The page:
A year ago, I contacted an old friend from my RAF days who had moved to Haute Garonne in the Pyrenees, rebuilt an old farmhouse and adjoining porcherie which he had turned into a modern gite, which was available for hire. Pete advertised the property on Facebook, and after consultation with Fran, we decided to go for it.
The logistics of getting there were addressed much later, and not realising just how far it is, decided in the end to drive down, spending a few days before and five days after the week stay in the gite getting there and back, making it a full two week tour. So in February I booked the Eurotunnel crossing; my choice of getting across the channel for its ease of travel, value and sheer convenience. The return trip cost £130 which equated very well with other forms of cross-channel travel. The final payment made in early June, preparations had to made to our 13 year old Renault to equip it for the arduous journey. So in it went for a service and to change the cam belt, as the existing one had been fitted some five years before, and couldn’t be completely trusted. The cost of £300 was well worth it, considering the problems that could be caused if the damn thing broke; worse scenario is a new engine. The other things that had to be arranged all fell into place: travel insurance, breakdown insurance, the obligatory equipment required by French law: fluorescent jackets, first aid kit, headlamp beam deflectors, fire extinguisher and controversially, a breathalyser. This last because most French drivers don’t carry one as a form of protest, since they can languish in the car for years and get too warm, negating their effectiveness, go past their use by date, and allegedly, were introduced by Pres. Sarkozy and one of his close relatives was the sole manufacturer/supplier. This last point alone was enough to make French drivers protest against carrying on the things.
So the Eurotunnel beckoned, and it was the day to leave, 3rd July. An uneventful journey down to M20 to the terminal, offered an early train, which was accepted, and then 30 minutes or so later we were driving on the right side of the road. We stopped very soon after at an ‘Aire’ or rest area. We had a view over Deux Caps and could still see England. We bought loads of cold food to have on the way, and had some early lunch at this Aire. The sun shine and it was very hot: and we had 600 miles to go. The essential pint to regard though that it is not cheap to get anywhere fast in France; there are some five major companies operating the main route peage roads and if you want to use them the costs vary between companies. Our first stopover was Le Mans and we had booked ahead to stay the night in the Premiere Classe motel in the university area. A typical French chain of motels, they all provide basic, clean accommodation, often with breakfast bars and free WiFi. Coincidentally there was a classic car rally at Le Mans that weekend so our travelling companions were classic British cars from all eras. A lot if them stayed in the same hotel so it appeared we were somewhere in England. The next morning we headed off down the Autoroute again to our next stop Cahors, some 350 miles away.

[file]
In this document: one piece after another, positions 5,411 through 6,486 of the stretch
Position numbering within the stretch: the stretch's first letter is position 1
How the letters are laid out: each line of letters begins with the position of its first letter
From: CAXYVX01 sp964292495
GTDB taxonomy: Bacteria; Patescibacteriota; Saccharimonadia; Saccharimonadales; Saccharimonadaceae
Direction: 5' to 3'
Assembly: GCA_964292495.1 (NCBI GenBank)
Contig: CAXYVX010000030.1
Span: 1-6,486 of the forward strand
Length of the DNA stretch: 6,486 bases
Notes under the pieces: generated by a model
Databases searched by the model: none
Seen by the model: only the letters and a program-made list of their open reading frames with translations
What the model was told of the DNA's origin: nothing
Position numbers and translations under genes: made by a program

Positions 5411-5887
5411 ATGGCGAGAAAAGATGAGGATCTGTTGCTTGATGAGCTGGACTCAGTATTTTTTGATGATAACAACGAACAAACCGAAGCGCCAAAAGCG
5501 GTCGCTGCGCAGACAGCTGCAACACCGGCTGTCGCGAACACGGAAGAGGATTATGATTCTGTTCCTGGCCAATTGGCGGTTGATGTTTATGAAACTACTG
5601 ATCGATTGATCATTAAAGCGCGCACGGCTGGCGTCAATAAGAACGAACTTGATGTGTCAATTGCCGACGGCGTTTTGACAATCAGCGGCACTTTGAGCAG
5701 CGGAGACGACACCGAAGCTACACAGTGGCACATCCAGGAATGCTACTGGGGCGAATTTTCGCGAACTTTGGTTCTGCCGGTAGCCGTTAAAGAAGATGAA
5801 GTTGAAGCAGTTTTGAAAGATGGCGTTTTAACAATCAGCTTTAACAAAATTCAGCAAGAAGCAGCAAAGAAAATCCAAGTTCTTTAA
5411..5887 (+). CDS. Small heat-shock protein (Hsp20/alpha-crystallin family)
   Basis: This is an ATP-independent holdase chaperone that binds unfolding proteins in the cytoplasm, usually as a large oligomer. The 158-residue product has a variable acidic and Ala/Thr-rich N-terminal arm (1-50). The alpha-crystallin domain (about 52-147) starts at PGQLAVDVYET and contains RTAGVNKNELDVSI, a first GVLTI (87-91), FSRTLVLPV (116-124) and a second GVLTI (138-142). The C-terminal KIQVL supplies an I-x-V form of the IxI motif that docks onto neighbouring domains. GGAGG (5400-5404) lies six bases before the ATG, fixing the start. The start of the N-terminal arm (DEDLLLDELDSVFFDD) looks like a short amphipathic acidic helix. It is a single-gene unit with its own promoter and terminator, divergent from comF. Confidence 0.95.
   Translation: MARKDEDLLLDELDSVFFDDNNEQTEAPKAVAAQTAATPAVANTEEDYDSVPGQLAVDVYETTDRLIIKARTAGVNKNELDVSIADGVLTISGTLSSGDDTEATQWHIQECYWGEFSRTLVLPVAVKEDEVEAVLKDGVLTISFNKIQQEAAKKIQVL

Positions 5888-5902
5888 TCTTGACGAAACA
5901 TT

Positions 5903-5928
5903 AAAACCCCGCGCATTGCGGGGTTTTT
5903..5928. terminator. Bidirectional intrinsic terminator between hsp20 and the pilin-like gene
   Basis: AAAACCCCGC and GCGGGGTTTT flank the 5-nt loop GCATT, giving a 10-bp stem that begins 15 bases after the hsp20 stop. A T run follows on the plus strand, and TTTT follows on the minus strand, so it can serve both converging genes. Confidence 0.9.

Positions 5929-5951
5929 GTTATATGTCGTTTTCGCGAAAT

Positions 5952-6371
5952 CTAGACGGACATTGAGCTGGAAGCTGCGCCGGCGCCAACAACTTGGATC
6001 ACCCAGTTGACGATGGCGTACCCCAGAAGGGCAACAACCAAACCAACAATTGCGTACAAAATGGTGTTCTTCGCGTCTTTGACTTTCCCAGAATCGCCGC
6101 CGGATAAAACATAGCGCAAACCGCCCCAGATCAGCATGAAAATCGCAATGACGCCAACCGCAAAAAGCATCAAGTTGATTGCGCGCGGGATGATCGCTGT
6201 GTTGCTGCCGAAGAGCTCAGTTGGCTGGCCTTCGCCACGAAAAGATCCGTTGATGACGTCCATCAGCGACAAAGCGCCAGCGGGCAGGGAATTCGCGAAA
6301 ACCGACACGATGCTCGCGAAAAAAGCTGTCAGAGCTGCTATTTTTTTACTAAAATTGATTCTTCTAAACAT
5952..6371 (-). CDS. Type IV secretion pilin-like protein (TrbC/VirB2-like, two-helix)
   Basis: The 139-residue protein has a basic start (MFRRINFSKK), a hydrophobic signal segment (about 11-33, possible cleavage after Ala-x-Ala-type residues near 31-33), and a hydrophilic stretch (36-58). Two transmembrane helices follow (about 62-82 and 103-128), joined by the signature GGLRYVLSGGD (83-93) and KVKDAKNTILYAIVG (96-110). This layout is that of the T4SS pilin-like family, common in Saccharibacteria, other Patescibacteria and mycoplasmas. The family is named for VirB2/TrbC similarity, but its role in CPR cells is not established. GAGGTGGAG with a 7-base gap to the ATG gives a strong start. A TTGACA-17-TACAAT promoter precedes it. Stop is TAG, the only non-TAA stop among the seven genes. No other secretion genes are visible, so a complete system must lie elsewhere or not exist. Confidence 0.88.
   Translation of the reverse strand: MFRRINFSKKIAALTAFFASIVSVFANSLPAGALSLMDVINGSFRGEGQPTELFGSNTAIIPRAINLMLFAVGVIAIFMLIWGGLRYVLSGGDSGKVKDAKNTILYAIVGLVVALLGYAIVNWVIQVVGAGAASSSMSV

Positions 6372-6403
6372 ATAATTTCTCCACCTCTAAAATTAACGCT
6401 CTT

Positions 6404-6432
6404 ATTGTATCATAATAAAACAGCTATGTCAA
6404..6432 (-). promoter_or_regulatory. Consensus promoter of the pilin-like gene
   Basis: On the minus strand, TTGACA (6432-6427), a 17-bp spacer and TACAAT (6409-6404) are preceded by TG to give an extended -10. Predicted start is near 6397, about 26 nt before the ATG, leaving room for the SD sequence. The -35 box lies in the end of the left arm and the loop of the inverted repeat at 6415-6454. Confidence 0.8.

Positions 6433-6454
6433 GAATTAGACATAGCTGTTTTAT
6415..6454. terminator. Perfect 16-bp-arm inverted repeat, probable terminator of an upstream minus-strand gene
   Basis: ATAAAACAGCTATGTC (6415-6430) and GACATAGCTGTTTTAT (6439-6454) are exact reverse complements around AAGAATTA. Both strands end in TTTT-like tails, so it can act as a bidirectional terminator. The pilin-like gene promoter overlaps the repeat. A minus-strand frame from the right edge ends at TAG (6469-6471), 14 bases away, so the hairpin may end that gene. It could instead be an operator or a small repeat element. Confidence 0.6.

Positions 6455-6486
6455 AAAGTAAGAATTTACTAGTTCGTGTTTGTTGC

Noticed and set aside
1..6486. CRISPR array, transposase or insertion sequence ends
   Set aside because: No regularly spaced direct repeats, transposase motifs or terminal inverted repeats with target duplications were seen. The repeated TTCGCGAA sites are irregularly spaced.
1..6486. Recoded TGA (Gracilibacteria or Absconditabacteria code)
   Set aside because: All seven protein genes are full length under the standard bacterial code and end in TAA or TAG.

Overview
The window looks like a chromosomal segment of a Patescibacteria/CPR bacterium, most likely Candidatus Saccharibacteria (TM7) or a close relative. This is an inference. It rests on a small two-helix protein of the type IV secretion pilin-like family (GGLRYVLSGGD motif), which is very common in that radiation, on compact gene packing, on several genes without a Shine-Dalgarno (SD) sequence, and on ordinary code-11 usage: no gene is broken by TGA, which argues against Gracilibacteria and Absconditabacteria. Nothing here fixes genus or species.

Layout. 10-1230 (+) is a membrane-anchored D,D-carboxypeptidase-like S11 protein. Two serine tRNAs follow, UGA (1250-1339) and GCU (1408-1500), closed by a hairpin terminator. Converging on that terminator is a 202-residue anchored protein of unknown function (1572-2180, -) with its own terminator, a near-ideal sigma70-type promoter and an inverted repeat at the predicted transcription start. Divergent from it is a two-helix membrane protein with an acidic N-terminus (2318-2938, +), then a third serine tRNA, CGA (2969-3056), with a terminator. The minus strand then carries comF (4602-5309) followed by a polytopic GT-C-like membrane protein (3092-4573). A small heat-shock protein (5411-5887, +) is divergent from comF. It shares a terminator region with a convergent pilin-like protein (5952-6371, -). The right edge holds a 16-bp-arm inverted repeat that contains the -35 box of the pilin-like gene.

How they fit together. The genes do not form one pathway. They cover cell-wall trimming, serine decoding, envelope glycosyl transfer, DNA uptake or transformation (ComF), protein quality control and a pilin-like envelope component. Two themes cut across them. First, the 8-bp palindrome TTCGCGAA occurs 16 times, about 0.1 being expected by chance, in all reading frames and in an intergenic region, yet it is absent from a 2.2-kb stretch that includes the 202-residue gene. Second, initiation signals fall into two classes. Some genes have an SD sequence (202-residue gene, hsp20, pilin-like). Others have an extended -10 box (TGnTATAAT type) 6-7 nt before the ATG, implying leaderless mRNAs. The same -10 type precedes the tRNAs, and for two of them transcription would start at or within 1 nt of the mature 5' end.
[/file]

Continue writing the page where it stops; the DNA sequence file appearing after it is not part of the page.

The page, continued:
Although there was some rain, which improved as we got nearer our destination:
The good/bad thing about French motorways is that mostly they are well maintained and fast, although we kept between 65-70mph as if felt most comfortable and returned the best fuel consumption. We stopped a couple of times, using our own food and brewing up with the small gas cooker and kettle we took with us, and the journey was quite uneventful. The previous work done to the car was paying dividends as it purred along like a good ‘un. Fran had the worse shift with rain, major hills, aggressive French driving and me nodding off, Mr satnav, good old Tom-Tom got us to the Camponile hotel in Cahors. We were dog tired so opted for some dinner in the hotel. Which turned out to be quite nice, we had a short walk around the somewhat industrial area around the hotel, but didn’t explore too much. I tried in the morning to get a French electrical plug for our 4 way adapter without success, but gave up, we packed up and set off again, this time via Toulouse towards Boulogne – sur – Gesse, a mere 145 miles away. The marvellous thing about the distance signage in Europe is that its all in kilometres and they tend to pass a lot quicker than miles.